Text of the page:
This year's winners come from all over the country—from Wyoming to Miami and Vermont to Texas—offering an eclectic mix of talent that is reflected in their writing. Among the 2007 writers are an Iranian-born novelist, a goat farmer, an English professor who writes about boxing, and an experienced climber and guide in Wyoming's Teton Range. This year's winners include two poets, three fiction writers, three non-fiction writers, and two playwrights.
"The Whiting winners this year represent a broad literary spectrum, and it is particularly gratifying to have a strong showing of playwrights and nonfiction writers," said Barbara Bristol, the Director of the Writers' Program. "Impressed by what these writers have already accomplished, we are confident that in the future their work will be even more remarkable. We hope this recognition will help them move toward that future."
The 2007 recipients were announced at a ceremony at The Morgan Library & Museum in New York on Wednesday, October 24. Dr. Robert L. Belknap, President of the Foundation, and trustee Kate Douglas Torrey presented the ten writers with their awards.
The keynote speaker of the evening was Marilynne Robinson, regarded as one of America's best contemporary writers. Her novel Housekeeping, a modern American classic, received the PEN/Hemingway award for best first novel. Her second novel, Gilead, won the 2004 National Book Critics Circle Award and the 2005 Pulitzer Prize. She has also written highly acclaimed nonfiction including Mother Country: Britain, the Welfare State and Nuclear Pollution, which was a finalist for the National Book Award, and The Death of Adam: Essays on Modern Thought.
The ten writers recognized this year for their extraordinary talent and promise are:
Sheila Callaghan, plays. Her latest play, Lascivious Something, developed at the Soho Rep, is scheduled for a fall 2008 production at the Cherry Lane Theatre. She lives in Brooklyn.
Ben Fountain, fiction. His first book of stories, Brief Encounters with Che Guevara, was published by Ecco/Harper Collins in 2006. He lives in Dallas, Texas.
Paul Guest, poetry. He is the author of two collections, The Resurrection of the Body and the Ruin of the World (New Issues Press) and Notes for My Body Double, which will be published this year by the University of Nebraska Press. He is currently Visiting Professor of English at University of West Georgia and lives in Carrollton, Georgia.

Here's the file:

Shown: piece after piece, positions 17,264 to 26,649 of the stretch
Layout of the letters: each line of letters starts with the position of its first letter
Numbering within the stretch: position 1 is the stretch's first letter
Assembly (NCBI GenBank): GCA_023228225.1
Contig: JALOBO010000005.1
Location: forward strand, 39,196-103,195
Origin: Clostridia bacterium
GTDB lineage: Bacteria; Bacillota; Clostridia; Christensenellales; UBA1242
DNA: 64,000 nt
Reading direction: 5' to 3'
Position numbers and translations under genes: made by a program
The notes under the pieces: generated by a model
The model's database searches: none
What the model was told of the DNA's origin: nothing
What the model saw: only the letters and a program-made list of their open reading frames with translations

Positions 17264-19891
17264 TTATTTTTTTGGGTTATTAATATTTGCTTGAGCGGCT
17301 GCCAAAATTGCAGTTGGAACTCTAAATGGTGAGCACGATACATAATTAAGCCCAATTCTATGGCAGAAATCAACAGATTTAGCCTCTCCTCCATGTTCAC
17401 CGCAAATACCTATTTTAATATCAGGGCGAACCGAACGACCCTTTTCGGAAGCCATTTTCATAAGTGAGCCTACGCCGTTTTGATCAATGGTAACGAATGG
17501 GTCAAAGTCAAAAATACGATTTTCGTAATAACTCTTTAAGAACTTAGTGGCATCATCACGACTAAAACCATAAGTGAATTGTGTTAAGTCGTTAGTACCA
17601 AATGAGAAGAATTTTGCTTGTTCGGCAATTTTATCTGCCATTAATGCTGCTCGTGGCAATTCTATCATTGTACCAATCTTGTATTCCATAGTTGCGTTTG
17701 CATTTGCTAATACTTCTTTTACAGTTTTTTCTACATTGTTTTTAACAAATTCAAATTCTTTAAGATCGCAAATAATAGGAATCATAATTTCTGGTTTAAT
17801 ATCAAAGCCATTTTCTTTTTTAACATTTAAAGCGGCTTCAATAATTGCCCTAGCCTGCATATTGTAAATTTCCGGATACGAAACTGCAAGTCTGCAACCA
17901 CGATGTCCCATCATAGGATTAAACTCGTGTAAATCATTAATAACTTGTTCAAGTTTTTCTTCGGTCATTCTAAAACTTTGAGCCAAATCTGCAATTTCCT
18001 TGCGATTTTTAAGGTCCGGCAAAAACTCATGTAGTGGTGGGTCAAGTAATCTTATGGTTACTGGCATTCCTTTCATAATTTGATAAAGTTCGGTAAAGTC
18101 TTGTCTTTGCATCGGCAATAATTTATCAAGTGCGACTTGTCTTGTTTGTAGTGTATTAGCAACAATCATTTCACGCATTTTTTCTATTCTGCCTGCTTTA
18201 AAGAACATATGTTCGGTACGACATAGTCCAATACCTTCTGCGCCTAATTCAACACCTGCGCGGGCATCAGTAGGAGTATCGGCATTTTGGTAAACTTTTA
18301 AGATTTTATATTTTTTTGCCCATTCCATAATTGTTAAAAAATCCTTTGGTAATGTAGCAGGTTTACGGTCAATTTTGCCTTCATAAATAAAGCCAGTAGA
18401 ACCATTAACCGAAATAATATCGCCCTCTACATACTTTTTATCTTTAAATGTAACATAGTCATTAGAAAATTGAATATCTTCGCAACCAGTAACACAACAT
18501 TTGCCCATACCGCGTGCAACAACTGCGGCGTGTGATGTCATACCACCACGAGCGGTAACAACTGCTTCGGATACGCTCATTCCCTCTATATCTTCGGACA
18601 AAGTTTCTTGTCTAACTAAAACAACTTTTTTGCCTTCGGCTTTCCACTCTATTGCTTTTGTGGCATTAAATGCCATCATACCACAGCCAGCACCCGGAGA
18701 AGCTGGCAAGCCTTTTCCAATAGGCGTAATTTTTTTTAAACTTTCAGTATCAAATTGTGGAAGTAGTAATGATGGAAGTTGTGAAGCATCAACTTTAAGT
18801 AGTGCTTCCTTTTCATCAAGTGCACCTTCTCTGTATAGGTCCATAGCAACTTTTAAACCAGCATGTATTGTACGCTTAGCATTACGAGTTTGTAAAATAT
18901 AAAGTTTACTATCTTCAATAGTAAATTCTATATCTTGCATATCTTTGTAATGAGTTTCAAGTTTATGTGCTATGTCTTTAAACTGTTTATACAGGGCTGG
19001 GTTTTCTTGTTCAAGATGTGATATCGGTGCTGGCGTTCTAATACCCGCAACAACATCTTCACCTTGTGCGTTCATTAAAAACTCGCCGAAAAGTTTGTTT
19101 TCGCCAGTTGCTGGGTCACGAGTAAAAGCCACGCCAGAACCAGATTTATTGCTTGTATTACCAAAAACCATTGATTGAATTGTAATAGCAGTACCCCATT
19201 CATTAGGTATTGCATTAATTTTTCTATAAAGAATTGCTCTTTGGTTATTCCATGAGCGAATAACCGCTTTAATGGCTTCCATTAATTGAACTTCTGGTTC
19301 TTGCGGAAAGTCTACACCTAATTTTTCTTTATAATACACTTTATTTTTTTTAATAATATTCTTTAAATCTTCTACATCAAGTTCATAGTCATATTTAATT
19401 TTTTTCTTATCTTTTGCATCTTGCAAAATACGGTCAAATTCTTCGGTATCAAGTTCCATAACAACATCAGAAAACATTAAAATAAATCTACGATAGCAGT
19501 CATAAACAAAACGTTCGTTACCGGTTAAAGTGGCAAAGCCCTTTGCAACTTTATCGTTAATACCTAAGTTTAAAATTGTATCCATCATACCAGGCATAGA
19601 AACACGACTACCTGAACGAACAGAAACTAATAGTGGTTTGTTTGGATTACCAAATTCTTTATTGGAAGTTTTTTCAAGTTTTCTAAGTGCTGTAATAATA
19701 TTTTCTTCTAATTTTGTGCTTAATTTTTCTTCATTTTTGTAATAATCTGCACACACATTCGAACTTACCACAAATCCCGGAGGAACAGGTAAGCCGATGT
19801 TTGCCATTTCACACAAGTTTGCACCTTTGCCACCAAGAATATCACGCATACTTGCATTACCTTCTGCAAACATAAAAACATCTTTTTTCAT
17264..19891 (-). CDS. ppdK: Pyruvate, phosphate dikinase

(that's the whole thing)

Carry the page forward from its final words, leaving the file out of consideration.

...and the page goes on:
Brad Kessler, fiction. Birds In Fall, was published by Scribner in 2006. He is completing a nonfiction work, The Goat Diaries, and lives in Vermont.
Cate Marvin, poetry. Her new book of poems, Fragment of the Head of a Queen, was published by Sarabande in August 2007. Ms. Marvin teaches poetry writing in Lesley University's Low-Residency M.F.A. Program and is Associate Professor in Creative Writing at the College of Staten Island, City University of New York.
Tarell Alvin McCraney, plays. The Brothers Size was presented at the McCarter Theater and will be shown at the Young Vic in London and at New York City's Public Theater. He lives in Miami.
Carlo Rotella, nonfiction. His latest book, Cut Time: An Education at the Fights, was published by Houghton Mifflin. A Professor of English and Director of American Studies at Boston College, he lives in Brookline, Massachusetts.
Dalia Sofer, fiction. Her first novel, The Septembers of Shiraz, was published by Ecco this year. Born in Iran, she lives in New York City.
Peter Trachtenberg, nonfiction. He is the author of Seven Tattoos: A Memoir in the Flesh, published by Crown. He lives in Red Hook, New York.
Jack Turner, nonfiction. His memoir, Teewinot: A Year in the Teton Range, was published by St. Martin's Press. He lives in Grand Teton National Park, Wyoming.
For more detailed biographies of the 2007 winners, click here.
Whiting Writers' Awards candidates are proposed by about a hundred anonymous nominators from across the country whose experience and vocations give them knowledge about individuals of extraordinary talent. Winners are chosen by a small anonymous selection committee of recognized writers, literary scholars, and editors, appointed annually by the Foundation. At four meetings over the course of the year, the selectors discuss the candidates' work and gradually winnow the list. They then recommend up to ten writers for awards to the Foundation's Trustees. The Foundation accepts nominations only from the designated nominators.
The Mrs. Giles Whiting Foundation was established in 1963 by Flora E. Whiting. In 1972, her unrestricted bequest of over $10 million enabled the Foundation to establish the Whiting Fellowships in the Humanities for doctoral candidates in their dissertation year. In the years since, the Foundation has annually awarded grants to Bryn Mawr, University of Chicago, Columbia, Harvard, Princeton, Stanford, and Yale to fund these Fellowships, the recipients of which are selected by each institution. The Foundation created the Whiting Writers' Awards in 1985 under the direction of Gerald Freund, who organized and led the program until his death in 1997.
For more information about the selection process,
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